I have a picky palette and little intolerance for less than impressive food. After recently attending the Ember Room opening my interest was piqued. The opening had been a success with hordes of guests filing in and tall slim waitresses passing out drinks and little samplings of dishes.
As I exited, my mind made up on leaving the opening, a little dish with pork belly was thrust into my open hand. I savored the dish as the crowd pushed me toward the door.
As I made my way home, my thoughts were on that pork belly. I wanted to taste it and other delicacies that came from the 1800 degree stone oven centerpiece.
The stone oven centerpiece is where my next night at the Ember Room started. The Ember Room after opening is a much different atmosphere. It is quietly busy with communal tables downstairs and an intimate dining room upstairs.
The bar was also quiet but packed. After being sold on a drink by my lovely server, I was in the middle of my second Mr. Pink (which was light and airy and made me wish for spring– Belevedere, muddled mint, Campari), when I was ushered to their second floor. Sitting under 3800 brass Thai bells, the dishes began to arrive.
I started with a mushroom salad. Now typically, I wouldn’t order mushrooms because they are not my thing, but this salad was probably one of the best dishes of the meal. The mushrooms almost tasted meaty, the red leaf lettuce was fresh and the ginger goat cheese and curry puff rice complimented the plate nicely.
The salad was then followed with a small but delicious plate of scallops dressed in a bacon vinaigrette. After the scallops, the spicy pulled pork tacos, easily my favorite dish of the night were set in front of me. Two unapologetic bites into the tacos (I forgot my manners as they were so delicious), one of the head chefs came to my table. Ace, part of the Chace Restaurant Group sat down to explain the Ember Room.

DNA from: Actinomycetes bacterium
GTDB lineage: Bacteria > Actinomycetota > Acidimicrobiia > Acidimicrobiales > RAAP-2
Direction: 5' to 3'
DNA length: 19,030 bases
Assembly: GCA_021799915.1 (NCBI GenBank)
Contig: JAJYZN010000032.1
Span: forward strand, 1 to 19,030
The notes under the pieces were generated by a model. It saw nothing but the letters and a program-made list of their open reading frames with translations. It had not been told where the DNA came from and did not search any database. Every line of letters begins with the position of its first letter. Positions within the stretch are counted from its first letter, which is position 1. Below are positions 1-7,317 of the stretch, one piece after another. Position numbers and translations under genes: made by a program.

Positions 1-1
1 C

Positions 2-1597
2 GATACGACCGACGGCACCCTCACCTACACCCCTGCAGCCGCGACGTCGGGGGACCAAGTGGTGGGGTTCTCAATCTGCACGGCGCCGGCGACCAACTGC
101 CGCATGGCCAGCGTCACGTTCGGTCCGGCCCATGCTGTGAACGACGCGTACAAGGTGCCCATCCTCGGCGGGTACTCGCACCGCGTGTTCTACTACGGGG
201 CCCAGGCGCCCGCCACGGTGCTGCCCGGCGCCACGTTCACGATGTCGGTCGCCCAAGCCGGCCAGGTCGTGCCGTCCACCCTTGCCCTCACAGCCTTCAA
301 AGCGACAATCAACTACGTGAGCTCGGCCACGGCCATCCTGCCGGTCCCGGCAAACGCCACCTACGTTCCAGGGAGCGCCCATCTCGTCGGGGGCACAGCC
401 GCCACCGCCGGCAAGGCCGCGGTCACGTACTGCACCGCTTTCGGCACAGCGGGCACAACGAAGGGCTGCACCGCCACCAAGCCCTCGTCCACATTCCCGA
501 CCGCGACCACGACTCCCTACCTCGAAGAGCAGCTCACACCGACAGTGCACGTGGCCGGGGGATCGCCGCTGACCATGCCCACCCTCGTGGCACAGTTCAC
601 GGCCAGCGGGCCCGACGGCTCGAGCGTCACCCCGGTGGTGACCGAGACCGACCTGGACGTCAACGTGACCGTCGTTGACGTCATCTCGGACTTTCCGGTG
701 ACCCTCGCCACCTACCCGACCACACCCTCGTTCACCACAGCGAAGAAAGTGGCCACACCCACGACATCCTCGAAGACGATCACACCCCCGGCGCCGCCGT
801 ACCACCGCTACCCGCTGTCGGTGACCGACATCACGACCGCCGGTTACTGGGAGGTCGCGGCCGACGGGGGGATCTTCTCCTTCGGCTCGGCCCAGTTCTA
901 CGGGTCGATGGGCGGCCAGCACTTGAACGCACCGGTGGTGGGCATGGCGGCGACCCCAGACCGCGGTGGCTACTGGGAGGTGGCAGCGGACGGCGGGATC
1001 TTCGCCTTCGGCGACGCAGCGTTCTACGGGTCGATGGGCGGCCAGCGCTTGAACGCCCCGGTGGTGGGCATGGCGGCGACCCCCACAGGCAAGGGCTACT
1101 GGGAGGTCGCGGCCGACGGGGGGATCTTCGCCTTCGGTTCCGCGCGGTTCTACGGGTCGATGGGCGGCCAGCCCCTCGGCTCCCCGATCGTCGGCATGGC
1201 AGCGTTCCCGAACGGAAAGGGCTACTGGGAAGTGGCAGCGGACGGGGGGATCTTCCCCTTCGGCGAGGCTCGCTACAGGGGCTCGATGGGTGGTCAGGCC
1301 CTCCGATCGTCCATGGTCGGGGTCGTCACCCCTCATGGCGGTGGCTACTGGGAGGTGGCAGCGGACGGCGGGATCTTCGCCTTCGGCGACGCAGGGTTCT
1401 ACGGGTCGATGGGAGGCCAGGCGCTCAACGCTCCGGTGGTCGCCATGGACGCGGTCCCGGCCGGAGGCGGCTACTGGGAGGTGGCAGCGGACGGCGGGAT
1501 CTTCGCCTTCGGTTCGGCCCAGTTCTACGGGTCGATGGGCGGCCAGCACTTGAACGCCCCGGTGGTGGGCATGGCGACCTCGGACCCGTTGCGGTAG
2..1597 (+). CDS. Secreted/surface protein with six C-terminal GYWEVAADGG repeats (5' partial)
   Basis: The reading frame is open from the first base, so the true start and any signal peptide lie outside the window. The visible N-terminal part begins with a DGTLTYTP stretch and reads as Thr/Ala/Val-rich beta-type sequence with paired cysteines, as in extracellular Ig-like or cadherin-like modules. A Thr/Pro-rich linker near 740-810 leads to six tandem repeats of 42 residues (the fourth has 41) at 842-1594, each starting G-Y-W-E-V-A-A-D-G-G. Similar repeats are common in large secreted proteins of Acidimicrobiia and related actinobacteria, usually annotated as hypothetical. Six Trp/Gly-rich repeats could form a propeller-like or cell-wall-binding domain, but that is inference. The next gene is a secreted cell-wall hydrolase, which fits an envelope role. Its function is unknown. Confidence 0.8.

As part of a collaboration between the Chace Restaurant Group, and the famous faces of Ian Chalerm Kittichai, and Todd English, the Ember Room’s American- Korean flavored comfort food typifies the slow and low cooking genre. Evident by the large stone oven, the slow and low menu was a three month meeting of the minds of the brilliant chefs.
The Ember Room itself was curated from years of Asian culture where feasting was made to honor people, making them feel wealthy in soul and mind. This concept they achieved. Opening their 5th restaurant soon (other brilliant concepts include Spot Desert Bar and Obao Restaurant), the Chace Restaurant Group succeeded with Ember Room.
I finished the dinner with another Mr. Pink and the coconut bruleed cheesecake. After thinking that I could smear coconut all over my body and brulee it, the waitress appropriately brought me a warm towel to wipe my hands signaling the end of a delicious dinner.